Author: Candice Hershman

Crisis and the New Prescription: Wearing a Different Set of Glasses

Today I went to pick up a new pair of eyeglasses. Every time I have ever worn a new pair of specs, something very interesting happens, regardless of whether my prescription changes. I put the glasses on, and everything looks clearer, at first. Then I get up to walk away, and the world appears slightly… Read more »

Western Psychotherapy: Have We Cultivated an Age of Narcissism?


“Narcissus.” Photo by Adi Ness (2000). I spoke with a fellow psychotherapist this weekend at the Sixth Annual Conference for the Existential Humanistic Institute in San Francisco about a topic that seems to be presenting itself to me in many circles. It is a topic that I have been motivated to explore because of personal… Read more »

The Role of Beauty in Building Resiliency: Seeing Beyond the Problem


The value of therapy can be somewhat of a mystery, even with a general consensus agreeing that it is a tool used to improve one’s life and solve problems. However, to an educated clinician, the very word “therapy” is a meta-tool beneath which are many smaller concepts and methods to support any person with any… Read more »

Perception, Paradox, and Love: Understanding Songs and People


David Gilmour of Pink Floyd in the 1970s. Some songs get taken for granted. We listen to them over and over again, feeling a vague sense of sentimentality and yet never really understanding their brilliance until we are ripe enough in our experience to finally hear them with a more evolved set of ears. I… Read more »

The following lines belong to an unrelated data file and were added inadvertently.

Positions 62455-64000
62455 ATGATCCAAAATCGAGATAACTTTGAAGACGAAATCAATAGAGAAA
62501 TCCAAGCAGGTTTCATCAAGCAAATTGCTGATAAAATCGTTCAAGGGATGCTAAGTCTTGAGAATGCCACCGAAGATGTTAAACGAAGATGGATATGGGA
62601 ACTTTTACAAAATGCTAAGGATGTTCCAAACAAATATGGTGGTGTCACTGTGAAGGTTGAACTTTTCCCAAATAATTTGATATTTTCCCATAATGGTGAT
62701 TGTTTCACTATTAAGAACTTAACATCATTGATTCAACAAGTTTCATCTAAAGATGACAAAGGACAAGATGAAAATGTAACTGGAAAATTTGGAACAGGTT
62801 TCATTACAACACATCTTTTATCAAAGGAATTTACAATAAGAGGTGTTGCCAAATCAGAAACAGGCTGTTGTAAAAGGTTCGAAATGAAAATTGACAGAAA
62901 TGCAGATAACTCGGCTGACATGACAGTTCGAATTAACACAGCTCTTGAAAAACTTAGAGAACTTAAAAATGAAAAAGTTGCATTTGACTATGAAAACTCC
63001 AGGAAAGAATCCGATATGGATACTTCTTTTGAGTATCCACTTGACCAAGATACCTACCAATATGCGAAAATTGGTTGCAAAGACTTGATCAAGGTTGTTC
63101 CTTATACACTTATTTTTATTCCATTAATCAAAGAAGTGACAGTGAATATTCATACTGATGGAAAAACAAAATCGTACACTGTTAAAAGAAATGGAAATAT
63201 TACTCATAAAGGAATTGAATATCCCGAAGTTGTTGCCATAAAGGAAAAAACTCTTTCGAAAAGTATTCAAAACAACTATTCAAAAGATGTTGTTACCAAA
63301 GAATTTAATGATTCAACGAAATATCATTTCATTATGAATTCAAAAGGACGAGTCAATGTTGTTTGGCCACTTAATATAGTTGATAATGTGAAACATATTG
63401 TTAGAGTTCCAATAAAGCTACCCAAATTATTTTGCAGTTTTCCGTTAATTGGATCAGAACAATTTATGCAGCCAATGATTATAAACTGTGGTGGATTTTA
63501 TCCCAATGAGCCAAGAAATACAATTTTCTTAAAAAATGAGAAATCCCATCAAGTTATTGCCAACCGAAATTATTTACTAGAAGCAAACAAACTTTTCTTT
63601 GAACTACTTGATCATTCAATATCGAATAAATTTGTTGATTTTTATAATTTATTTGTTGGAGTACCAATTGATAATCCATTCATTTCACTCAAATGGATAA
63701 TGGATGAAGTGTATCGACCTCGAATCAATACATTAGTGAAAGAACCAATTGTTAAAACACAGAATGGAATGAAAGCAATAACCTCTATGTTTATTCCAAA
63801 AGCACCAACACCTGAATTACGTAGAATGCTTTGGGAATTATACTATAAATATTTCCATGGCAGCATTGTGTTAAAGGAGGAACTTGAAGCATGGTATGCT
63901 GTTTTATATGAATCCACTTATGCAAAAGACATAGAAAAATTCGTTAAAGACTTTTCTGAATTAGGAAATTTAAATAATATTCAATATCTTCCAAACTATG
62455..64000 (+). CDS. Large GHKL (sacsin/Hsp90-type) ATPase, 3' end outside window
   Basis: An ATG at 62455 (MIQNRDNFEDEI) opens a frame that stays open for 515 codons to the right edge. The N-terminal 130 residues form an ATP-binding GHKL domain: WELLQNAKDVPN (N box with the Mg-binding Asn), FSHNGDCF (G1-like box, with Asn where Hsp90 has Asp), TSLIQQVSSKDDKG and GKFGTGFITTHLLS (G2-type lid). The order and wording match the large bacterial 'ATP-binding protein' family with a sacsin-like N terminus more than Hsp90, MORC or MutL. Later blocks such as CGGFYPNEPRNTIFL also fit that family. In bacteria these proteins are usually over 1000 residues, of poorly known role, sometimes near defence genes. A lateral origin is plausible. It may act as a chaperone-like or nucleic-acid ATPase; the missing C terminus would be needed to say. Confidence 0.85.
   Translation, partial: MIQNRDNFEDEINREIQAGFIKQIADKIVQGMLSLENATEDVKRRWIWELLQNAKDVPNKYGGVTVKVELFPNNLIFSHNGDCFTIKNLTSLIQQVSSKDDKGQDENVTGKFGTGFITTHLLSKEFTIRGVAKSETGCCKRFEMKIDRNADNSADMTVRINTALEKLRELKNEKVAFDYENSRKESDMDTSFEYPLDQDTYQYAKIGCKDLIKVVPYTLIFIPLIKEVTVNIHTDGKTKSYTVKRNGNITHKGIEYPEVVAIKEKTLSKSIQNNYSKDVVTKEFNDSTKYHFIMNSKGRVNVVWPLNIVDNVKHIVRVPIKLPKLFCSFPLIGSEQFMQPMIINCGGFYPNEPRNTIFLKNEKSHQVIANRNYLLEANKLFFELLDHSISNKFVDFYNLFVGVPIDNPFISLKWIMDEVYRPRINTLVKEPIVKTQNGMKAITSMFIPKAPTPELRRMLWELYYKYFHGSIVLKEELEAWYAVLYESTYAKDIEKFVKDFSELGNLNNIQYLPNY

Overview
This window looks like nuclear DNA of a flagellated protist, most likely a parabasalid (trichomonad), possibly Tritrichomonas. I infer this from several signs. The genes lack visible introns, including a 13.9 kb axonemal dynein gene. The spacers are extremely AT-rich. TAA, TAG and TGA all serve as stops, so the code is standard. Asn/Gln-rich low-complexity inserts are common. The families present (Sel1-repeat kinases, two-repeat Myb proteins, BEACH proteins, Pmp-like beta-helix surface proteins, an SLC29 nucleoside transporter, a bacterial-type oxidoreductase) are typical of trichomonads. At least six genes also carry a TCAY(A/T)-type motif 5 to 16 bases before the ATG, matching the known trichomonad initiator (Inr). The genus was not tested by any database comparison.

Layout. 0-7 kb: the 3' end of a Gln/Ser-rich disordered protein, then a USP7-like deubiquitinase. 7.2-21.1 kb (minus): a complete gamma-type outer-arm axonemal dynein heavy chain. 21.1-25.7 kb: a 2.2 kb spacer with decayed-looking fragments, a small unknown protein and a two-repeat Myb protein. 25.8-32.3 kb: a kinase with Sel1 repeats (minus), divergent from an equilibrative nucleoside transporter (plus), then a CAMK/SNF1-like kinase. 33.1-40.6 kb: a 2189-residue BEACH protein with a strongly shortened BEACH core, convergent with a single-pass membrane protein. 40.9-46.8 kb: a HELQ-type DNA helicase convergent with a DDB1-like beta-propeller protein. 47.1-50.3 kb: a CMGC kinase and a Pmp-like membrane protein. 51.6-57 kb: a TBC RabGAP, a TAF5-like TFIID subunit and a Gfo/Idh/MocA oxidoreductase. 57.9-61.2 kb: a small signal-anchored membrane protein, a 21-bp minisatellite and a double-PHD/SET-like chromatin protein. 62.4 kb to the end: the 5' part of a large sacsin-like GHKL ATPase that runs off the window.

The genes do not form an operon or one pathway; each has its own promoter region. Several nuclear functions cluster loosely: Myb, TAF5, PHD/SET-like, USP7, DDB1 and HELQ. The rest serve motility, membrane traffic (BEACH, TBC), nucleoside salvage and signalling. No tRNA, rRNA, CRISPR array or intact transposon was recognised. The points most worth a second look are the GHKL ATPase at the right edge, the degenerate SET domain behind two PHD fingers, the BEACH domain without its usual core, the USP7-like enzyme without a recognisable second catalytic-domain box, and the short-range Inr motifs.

I, Thou, and the Infinite: Meditation on Martin Buber


Being an existential psychotherapist entails the holding of some primary values for me, the most central being the power of relatedness and its contribution to the healing process. I have read article after book after article that includes references to the I-Thou versus I-It relationship as pertaining to the writing of Martin Buber, almost to… Read more »

Developing a Self by Loving Others: The Paradox of Relationships and the Widening Circle


Erik Erikson I have recently started designing and facilitating psychotherapy groups for people with chronic/acute mental health diagnoses.  When I initially took this position, I decided to ask my clients what issues they need help with the most, and their answer was relationships.  Now, I think one of the main tasks in working with people… Read more »